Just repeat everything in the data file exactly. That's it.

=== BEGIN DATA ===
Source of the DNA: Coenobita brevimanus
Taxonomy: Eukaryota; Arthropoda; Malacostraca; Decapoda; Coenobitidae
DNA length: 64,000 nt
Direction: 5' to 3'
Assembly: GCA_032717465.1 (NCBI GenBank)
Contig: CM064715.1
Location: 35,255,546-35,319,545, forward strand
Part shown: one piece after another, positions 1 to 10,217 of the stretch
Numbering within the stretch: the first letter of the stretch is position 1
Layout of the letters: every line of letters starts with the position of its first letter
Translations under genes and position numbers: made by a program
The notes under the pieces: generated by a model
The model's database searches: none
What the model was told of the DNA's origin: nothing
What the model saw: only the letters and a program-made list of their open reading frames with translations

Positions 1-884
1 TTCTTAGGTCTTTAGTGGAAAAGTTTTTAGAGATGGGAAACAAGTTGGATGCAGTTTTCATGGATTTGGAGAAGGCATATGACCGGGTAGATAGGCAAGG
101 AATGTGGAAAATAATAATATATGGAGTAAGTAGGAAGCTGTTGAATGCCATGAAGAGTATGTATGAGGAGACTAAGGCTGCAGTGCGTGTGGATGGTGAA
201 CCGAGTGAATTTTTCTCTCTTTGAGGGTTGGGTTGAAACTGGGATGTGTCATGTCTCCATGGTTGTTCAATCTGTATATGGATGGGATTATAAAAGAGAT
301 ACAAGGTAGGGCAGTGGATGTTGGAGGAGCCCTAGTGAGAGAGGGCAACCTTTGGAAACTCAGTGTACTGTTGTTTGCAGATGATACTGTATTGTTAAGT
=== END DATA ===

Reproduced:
Source of the DNA: Coenobita brevimanus
Taxonomy: Eukaryota; Arthropoda; Malacostraca; Decapoda; Coenobitidae
DNA length: 64,000 nt
Direction: 5' to 3'
Assembly: GCA_032717465.1 (NCBI GenBank)
Contig: CM064715.1
Location: 35,255,546-35,319,545, forward strand
Part shown: one piece after another, positions 1 to 10,217 of the stretch
Numbering within the stretch: the first letter of the stretch is position 1
Layout of the letters: every line of letters starts with the position of its first letter
Translations under genes and position numbers: made by a program
The notes under the pieces: generated by a model
The model's database searches: none
What the model was told of the DNA's origin: nothing
What the model saw: only the letters and a program-made list of their open reading frames with translations

Positions 1-884
1 TTCTTAGGTCTTTAGTGGAAAAGTTTTTAGAGATGGGAAACAAGTTGGATGCAGTTTTCATGGATTTGGAGAAGGCATATGACCGGGTAGATAGGCAAGG
101 AATGTGGAAAATAATAATATATGGAGTAAGTAGGAAGCTGTTGAATGCCATGAAGAGTATGTATGAGGAGACTAAGGCTGCAGTGCGTGTGGATGGTGAA
201 CCGAGTGAATTTTTCTCTCTTTGAGGGTTGGGTTGAAACTGGGATGTGTCATGTCTCCATGGTTGTTCAATCTGTATATGGATGGGATTATAAAAGAGAT
301 ACAAGGTAGGGCAGTGGATGTTGGAGGAGCCCTAGTGAGAGAGGGCAACCTTTGGAAACTCAGTGTACTGTTGTTTGCAGATGATACTGTATTGTTAAGT